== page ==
Getting by with a little help from his friends
A dale farmer has turned to selling meat direct to customers after ill health forced him to halve livestock numbers. Wendy Short headed to Orchard Farm, near Middleton-in-Teesdale, to find out more
GRAHAM Simpson has only recently introduced Longhorn cattle to the herd – but feedback from customers indicates that it is something special. His heifer was sent for slaughter at 29 months and achieved 318kgs deadweight.
“The Longhorn meat contains a high level of marbling and it is packed with flavour,” says Mr Simpson.
“I started out by selling meat to friends and family, but demand has been higher than I anticipated. It can be difficult to market a whole animal, as some customers will want only the choice cuts and therefore I offer the meat in 10kgs or 20kgs boxes.
“They contain a selection which includes steaks, mince and roasting joints. Heifer meat is the best for taste in my opinion and it is also fine textured.”
Born in Ramshaw, Mr Simpson was brought up on the family dairy farm and went on to become a farm worker.
A mixed career then followed and some readers may remember his mobile grocery shop which made the rounds of the Teesdale villages during the 1980s.
More latterly, he was employed as a cook working supplying meals for teams working on gas pipelines throughout the country and it was only in 2014 when he was made redundant that he took on the tenancy of Orchard Farm.
He now manages about 60 acres with the help of some “very good friends” and has recently cut down on the number of livestock to minimise his workload.
“Unfortunately, I have had two accidents and have suffered with pain from damage to my neck and back; I also have a lung disease,” he explains.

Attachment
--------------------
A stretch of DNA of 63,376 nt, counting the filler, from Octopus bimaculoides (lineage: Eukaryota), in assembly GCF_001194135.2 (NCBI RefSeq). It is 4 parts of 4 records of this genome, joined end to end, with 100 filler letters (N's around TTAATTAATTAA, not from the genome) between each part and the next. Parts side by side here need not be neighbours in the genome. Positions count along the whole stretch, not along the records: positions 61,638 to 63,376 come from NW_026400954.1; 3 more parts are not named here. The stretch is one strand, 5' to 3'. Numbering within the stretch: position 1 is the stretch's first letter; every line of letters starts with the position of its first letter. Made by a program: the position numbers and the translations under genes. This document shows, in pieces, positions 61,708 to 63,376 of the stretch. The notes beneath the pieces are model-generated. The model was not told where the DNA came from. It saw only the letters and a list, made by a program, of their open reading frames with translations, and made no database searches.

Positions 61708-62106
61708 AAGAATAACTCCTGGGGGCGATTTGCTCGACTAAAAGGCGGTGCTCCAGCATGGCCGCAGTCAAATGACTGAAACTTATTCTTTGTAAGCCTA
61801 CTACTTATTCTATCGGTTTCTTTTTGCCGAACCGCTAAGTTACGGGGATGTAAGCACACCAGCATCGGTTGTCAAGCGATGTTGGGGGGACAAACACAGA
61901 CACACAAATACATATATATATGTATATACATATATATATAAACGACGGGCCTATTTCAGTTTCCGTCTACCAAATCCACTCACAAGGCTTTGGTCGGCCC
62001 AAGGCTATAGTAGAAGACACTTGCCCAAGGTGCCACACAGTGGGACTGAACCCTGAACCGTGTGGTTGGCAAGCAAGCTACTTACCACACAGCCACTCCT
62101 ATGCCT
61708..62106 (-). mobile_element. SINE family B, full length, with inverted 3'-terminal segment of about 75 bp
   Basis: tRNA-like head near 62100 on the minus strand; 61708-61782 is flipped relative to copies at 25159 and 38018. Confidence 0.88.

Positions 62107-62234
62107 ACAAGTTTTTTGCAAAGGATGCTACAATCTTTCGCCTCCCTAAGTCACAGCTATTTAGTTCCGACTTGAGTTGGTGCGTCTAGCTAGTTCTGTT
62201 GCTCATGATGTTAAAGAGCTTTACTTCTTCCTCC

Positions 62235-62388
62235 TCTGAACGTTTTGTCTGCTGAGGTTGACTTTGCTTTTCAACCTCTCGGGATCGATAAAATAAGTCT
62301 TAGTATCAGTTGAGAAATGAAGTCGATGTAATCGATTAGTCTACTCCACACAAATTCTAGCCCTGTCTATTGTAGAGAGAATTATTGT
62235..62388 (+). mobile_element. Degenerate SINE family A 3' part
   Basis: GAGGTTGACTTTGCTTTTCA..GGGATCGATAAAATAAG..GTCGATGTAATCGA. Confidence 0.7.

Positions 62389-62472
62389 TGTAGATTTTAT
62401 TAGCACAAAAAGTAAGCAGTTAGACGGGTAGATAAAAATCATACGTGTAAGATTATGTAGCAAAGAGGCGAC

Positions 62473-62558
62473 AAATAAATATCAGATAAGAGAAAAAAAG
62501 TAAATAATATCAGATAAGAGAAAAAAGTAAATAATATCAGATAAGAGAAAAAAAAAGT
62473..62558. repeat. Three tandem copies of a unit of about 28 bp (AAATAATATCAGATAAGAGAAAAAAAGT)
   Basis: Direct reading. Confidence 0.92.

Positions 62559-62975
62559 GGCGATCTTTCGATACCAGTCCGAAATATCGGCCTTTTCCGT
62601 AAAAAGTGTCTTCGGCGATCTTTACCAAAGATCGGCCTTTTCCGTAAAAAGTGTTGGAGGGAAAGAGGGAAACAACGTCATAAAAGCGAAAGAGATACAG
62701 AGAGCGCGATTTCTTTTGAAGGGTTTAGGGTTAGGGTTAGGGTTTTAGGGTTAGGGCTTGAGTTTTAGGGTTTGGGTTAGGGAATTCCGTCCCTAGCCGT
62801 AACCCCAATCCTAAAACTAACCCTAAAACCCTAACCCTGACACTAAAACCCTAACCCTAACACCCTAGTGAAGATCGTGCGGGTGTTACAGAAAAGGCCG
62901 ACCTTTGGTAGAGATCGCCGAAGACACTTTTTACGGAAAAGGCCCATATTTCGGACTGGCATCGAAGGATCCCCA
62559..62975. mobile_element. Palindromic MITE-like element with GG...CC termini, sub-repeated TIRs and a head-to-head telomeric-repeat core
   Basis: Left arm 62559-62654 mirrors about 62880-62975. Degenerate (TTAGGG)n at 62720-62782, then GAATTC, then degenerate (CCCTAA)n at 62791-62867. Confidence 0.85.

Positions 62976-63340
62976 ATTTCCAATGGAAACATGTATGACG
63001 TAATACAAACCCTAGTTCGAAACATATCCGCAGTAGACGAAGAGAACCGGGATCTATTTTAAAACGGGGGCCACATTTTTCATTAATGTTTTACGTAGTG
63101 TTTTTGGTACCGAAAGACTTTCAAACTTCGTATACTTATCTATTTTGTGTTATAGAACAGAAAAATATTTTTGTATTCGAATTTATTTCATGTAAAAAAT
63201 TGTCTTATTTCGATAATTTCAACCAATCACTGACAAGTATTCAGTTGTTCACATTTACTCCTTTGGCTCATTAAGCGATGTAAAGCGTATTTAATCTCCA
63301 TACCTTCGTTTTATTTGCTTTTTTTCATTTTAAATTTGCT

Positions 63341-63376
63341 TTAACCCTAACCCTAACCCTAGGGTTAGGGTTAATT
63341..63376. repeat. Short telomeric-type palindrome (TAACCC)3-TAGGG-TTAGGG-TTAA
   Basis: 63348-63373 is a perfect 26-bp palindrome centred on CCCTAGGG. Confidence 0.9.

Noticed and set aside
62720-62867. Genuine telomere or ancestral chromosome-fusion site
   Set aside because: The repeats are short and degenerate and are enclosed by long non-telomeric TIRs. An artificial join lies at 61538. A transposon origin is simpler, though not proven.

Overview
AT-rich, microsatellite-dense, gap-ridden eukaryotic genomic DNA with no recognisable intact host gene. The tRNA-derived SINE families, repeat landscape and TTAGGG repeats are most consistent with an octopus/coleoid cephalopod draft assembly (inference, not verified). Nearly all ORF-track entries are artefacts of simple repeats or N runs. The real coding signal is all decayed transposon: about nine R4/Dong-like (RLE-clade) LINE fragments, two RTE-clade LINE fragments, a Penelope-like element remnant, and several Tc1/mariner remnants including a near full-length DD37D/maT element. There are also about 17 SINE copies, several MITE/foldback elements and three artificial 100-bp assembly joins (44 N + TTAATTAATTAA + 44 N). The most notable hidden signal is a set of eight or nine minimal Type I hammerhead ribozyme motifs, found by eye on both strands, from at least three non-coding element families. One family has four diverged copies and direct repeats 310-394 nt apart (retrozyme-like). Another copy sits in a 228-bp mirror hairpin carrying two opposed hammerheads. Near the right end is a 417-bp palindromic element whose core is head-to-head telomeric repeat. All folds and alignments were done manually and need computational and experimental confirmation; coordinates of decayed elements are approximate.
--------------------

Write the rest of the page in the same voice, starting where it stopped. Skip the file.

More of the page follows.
“The reduction in stock numbers was the main reason why I have turned to selling meat to the public.
“To date I have sold the meat from one of my animals and I will have a Hereford heifer to send in within the next few months.
“I will be looking to purchase a couple of young Longhorn heifers the next time I buy in new bloodlines, although I am also very fond of the Hereford as a breed. I have been also pleased with the Longhorn because it has a very placid temperament and also calves easily.”
The Longhorn cows are part of a small herd containing a range of breeds including the Beef Shorthorn, the Hereford, the Limousin and the Belgian Blue. The females calve over the summer months and youngstock are also bought in at seven to eight months old from the local marts.
A flock of 90 sheep is kept at Orchard House and like the cattle, these are a mixture of breeds. In general, Swaledale gimmer hoggs are purchased in the autumn and sold the following November as shearlings, but a couple of dozen ewes are lambed each year.
“Cash flow is extremely important on a small farm like mine,” adds Mr Simpson. “Having lambs to sell from July to September provides a welcome source of income at that time of year.”
“But I have no plans to give up my hobby farming and I am extremely grateful for the support that I have received from my neighbours, because without them I could not continue. I would like to mention Andrew Teward, John Hodgson, John Stobart, Tommy Willis and Michael Souter, as well as my niece Kendra Emery and her husband Paul, along with Courtney Merchant and Adam Laidlaw. Also, I would like to thank everybody else who has helped me; they are too numerous to mention. I really appreciate all that they have done for me while I have been at Orchard House. The people in living in Teesdale are second-to-none and it is the most peaceful place that I have ever lived.
“Like other farmers, I am concerned about the effects of our withdrawal from the EU. But I feel strongly that the importation of meat is not the right way to go. This country has the potential to be self-sufficient in beef, lamb and pork and our meat is produced to a high standard, so there should be no need to buy it in from abroad, in my opinion.”